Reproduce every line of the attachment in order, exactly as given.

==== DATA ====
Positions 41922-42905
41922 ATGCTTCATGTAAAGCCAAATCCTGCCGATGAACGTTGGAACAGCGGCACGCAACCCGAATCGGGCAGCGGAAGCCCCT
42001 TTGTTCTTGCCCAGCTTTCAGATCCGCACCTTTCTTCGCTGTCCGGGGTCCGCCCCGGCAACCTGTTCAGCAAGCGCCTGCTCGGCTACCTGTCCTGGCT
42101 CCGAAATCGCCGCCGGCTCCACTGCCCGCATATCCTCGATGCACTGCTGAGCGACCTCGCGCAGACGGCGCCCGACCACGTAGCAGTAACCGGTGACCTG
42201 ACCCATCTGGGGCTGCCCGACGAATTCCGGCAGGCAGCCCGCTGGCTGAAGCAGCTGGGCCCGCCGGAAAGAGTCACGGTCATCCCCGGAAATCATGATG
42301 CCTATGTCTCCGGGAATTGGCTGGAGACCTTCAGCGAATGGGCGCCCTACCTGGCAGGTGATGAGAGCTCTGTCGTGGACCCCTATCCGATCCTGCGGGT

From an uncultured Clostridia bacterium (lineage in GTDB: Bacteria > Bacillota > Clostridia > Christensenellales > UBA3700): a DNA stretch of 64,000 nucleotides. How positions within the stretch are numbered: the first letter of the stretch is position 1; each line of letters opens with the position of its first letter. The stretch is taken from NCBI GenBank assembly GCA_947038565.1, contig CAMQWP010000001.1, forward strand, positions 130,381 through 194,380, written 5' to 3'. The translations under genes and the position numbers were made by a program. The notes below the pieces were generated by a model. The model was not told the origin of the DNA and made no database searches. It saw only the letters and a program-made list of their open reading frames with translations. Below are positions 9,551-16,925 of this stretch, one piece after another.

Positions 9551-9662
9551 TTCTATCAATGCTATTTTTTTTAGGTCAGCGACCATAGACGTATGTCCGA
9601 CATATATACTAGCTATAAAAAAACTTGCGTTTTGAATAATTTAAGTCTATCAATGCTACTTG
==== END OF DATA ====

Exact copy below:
Positions 41922-42905
41922 ATGCTTCATGTAAAGCCAAATCCTGCCGATGAACGTTGGAACAGCGGCACGCAACCCGAATCGGGCAGCGGAAGCCCCT
42001 TTGTTCTTGCCCAGCTTTCAGATCCGCACCTTTCTTCGCTGTCCGGGGTCCGCCCCGGCAACCTGTTCAGCAAGCGCCTGCTCGGCTACCTGTCCTGGCT
42101 CCGAAATCGCCGCCGGCTCCACTGCCCGCATATCCTCGATGCACTGCTGAGCGACCTCGCGCAGACGGCGCCCGACCACGTAGCAGTAACCGGTGACCTG
42201 ACCCATCTGGGGCTGCCCGACGAATTCCGGCAGGCAGCCCGCTGGCTGAAGCAGCTGGGCCCGCCGGAAAGAGTCACGGTCATCCCCGGAAATCATGATG
42301 CCTATGTCTCCGGGAATTGGCTGGAGACCTTCAGCGAATGGGCGCCCTACCTGGCAGGTGATGAGAGCTCTGTCGTGGACCCCTATCCGATCCTGCGGGT

From an uncultured Clostridia bacterium (lineage in GTDB: Bacteria > Bacillota > Clostridia > Christensenellales > UBA3700): a DNA stretch of 64,000 nucleotides. How positions within the stretch are numbered: the first letter of the stretch is position 1; each line of letters opens with the position of its first letter. The stretch is taken from NCBI GenBank assembly GCA_947038565.1, contig CAMQWP010000001.1, forward strand, positions 130,381 through 194,380, written 5' to 3'. The translations under genes and the position numbers were made by a program. The notes below the pieces were generated by a model. The model was not told the origin of the DNA and made no database searches. It saw only the letters and a program-made list of their open reading frames with translations. Below are positions 9,551-16,925 of this stretch, one piece after another.

Positions 9551-9662
9551 TTCTATCAATGCTATTTTTTTTAGGTCAGCGACCATAGACGTATGTCCGA
9601 CATATATACTAGCTATAAAAAAACTTGCGTTTTGAATAATTTAAGTCTATCAATGCTACTTG